February 24, 2022
Ahead of the return of the telecoms industry’s biggest trade show, analyst firm Omdia has given some collective thought to what we might end up chatting about there.
Being analysts, Omdia didn’t muck about and its preview (which you can download here if you want a deep dive) runs to no less than 77 pages. For those with a more journalistic attention span we had a chat with Evan Kirchheimer, VP of Service Provider Research at Omdia, who is one of the lead authors of the report, and asked him what he thinks the major themes of the show will be.
“First of all I think everyone will be focused on the metrics of the events itself – from the perspective of Covid bounce back, new ways of working and meeting, and how much buzz there is,” said Kirchheimer. “Second I think the undercurrent is really going to be about ecosystem and channel. Which are the start-ups with innovative tech and services? How can vendors target verticals directly? What role is the CSP in the entire channel to market for new techs and services?”
We agree and that’s what we meant by the headline. That’s not to downplay the Diversity4Tech programme at the show, previewed in the video below by the one-and-only Mary Clark, but there’s also likely to be more diversity than ever in terms of types of companies, routes to market and products. If 5G is anything other than a marketing gimmick it’s about expanding the market for connectivity services, both in terms of customers and providers, and we expect that to be reflected on the show floor.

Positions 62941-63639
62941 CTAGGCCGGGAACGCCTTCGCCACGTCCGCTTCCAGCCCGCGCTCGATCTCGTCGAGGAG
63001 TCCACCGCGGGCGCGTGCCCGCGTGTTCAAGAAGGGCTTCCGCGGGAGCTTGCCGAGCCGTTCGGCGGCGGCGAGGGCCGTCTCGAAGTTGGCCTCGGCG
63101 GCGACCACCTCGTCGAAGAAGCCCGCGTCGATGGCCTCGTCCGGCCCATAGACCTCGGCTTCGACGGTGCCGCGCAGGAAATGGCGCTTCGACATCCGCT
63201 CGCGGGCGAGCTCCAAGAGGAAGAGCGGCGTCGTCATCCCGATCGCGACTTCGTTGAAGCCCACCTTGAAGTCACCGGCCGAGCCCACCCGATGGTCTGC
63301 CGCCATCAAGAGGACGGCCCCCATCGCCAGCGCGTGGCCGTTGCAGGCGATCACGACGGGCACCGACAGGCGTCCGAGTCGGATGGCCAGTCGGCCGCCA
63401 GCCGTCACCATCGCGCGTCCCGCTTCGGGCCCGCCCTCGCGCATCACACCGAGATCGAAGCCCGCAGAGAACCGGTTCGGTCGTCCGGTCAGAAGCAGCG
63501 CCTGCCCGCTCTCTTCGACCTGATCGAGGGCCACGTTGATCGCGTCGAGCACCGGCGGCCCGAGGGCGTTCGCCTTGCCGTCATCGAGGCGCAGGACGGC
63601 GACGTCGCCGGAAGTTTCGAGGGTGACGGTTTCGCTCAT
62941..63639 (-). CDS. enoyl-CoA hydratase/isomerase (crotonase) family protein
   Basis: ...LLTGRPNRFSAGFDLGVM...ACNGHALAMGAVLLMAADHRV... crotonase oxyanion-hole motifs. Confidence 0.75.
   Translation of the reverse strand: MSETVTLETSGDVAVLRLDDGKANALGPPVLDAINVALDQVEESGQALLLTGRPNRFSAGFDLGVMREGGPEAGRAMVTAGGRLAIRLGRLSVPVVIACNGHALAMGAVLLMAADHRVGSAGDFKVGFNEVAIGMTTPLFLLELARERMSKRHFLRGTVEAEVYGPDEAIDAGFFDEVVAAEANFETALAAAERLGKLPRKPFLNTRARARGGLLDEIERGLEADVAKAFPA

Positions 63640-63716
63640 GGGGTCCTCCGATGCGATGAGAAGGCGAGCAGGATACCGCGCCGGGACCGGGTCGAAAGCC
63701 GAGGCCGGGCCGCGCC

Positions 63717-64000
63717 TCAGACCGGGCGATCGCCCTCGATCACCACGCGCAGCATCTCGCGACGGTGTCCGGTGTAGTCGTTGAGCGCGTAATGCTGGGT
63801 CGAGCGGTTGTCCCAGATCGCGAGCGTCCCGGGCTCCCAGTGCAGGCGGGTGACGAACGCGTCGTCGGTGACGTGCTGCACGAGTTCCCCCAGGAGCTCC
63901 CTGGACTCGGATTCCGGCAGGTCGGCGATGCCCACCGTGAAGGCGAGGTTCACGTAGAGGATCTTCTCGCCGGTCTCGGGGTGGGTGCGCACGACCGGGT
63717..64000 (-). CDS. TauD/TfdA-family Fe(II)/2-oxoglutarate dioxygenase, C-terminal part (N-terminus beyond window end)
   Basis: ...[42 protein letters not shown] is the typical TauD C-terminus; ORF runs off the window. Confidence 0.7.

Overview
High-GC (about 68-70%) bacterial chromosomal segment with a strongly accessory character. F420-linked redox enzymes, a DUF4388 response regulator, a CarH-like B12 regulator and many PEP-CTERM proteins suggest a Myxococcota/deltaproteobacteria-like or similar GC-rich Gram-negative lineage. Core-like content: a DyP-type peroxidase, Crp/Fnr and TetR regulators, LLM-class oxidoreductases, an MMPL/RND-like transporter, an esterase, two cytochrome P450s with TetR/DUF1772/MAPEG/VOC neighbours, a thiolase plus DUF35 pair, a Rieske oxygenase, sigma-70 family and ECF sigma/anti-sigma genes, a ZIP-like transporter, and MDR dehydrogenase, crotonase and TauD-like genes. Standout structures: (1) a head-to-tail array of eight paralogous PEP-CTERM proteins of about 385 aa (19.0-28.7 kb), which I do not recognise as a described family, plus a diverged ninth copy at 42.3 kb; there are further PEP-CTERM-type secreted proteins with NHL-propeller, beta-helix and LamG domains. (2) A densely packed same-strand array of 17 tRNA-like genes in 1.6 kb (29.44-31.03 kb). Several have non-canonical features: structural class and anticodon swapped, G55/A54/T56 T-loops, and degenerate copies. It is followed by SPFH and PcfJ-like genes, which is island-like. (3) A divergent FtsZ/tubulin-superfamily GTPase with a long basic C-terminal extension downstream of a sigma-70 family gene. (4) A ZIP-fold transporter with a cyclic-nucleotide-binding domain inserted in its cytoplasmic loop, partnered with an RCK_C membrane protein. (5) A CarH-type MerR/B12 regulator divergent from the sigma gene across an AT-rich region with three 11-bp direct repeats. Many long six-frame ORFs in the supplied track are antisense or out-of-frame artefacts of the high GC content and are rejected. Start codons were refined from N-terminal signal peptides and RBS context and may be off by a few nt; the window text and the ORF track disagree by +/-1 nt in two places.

“Third for me is the role of fixed,” continued Kirchheimer. “It’s so antiquated to see mobile outside of the context of fixed, and in particular fibre, investment. There will be loads of discussions on the role of fibre and 5G in national infrastructure. Fourth is China. I suspect this will be the first MWC where we see the ‘splinternet’ crystallize in terms of vendor positioning.”
As you would expect from such a weighty tome, the Omdia report covers the full monty of stuff you might expect from the show, including ultra-buzzy topics such as OpenRAN, telco cloud and the metaverse. With a show that size attendees could spend four days in an echo chamber of their choice, but surely the ultimate theme will be continued efforts to extract return from the considerable investments made in 5G since the last (full) MWC in 2019. This is something we also discussed in our latest podcast.
The bad news for the companies that own MWC – the operators – is that they are now just one of many channels for communications services. The public cloud hyperscalers are bound to have a major presence, as will the many would-be system integrators who fancy giving things like IoT a go. The underlying theme of this year’s show is likely to be the assimilation of mobile connectivity into the broader commercial world and what that means for everyone involved. Let’s see.
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